The Indonesian mud eruption, which continues unabated after six months, is contributing to the world's storehouse of scientific and philosophical knowledge almost as quickly as it's burying factories and towns under hot sludge. For example, the SF Chronicle has used data gleaned from the eruption to pinpoint the precise difference between an unfortunate accident and a mindboggling catastrophe:
Only the vast scale of the flow, which began when a gas borehole was sunk, distinguishes the disaster from hundreds of lesser ones blamed on Indonesian mining companies.That's a subtle difference indeed, and it's good to have it sorted out at last.
Refugees on the lake edge can point out the rooftops of their homes poking out of the 16-foot-deep, foul-smelling muck. Tests are being conducted to discover if the mud contains toxic chemicals.I'm glad to hear that they're testing the mud, especially now that it's 16 feet deep. There are health issues to consider, of course, but the presence of toxins could also complicate disposal. I don't know much about Indonesian environmental laws, but in the USA, most landfills would refuse to accept 175,000 cubic feet of toxic mud per day unless it were sited in a minority neighborhood.
One alternative would be to dump the mud into the sea, but that would provoke the wrath of environmentalist Chicken Littles:
The government's latest idea is to dump millions of tons of mud in a river flowing into the nearby sea, but environmentalists fear that could devastate fish stocks by fouling the waters.Those environmentalists are always afraid of something. Hell, I bet they were against the drilling too, despite its value to the local economy.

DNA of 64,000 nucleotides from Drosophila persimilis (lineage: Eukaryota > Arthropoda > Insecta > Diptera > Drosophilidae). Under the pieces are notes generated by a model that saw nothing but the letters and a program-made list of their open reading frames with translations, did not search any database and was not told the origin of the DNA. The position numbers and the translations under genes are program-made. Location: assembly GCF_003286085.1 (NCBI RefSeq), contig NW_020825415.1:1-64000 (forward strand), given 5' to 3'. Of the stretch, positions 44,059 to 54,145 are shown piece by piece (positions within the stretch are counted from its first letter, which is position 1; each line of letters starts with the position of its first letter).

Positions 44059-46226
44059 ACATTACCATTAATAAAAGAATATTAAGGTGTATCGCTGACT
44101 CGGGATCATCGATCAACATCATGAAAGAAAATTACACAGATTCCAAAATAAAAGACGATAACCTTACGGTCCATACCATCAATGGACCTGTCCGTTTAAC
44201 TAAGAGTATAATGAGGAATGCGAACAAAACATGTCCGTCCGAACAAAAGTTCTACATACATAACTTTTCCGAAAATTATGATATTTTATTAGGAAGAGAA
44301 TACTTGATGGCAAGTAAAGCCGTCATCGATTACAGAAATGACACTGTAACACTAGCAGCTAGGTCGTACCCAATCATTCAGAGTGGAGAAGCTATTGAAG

Have any of these alarmists ever stopped to consider that millions of tons of mud might not devastate fish stocks? For all we know, dumping could improve fish stocks, and help to feed the hungry on the other side of the world.
I just now asked a Javanese businessman what he thought about this theory, and his answer was reassuring:
You know, nature's going to respond to this mud eruption. It'll adapt on its own. What the eruption really represents is an economic issue. That's really what it is. How do we adapt to the millions of tons of hot, stinking mud that could be spewing out of this hole for decades? And how do we capitalize on that economic opportunity? And this is really, I think, where we're going to come ahead of the game because we're not looking at it as being a negative impact. It has a lot of positive impacts.This is absolutely correct. Many motivational speakers have observed that the Chinese word for "crisis" comprises the characters for "danger" and "opportunity." Although it's not true, it still teaches a valuable lesson about the importance of maintaining a spirit of can-do optimism when attempting to cash in on chaos and misery. Here are some folks who understand this perfectly:
A small army of spiritualists, religious worthies and psychics cast spells, prayers and incantations by moonlight on the stinking ooze, inspired by hopes of winning a 100 million rupiah (about $10,000) prize promised by a desperate village chief to anyone who can stop the mud.$10,000 is serious money in any man's English, so I'd like to take this opportunity to announce that as of...wait for it...1:45 PM PDT, I am praying fervently to Echidne for the mud to stop. In addition to being a goddess in her own right, she's on friendly terms with Lempo and his army of mooses, so you can pretty much consider this divine intervention a done deal. As soon as the flow ends, or even slackens appreciably, I'll expect the money to be wired into my bank account.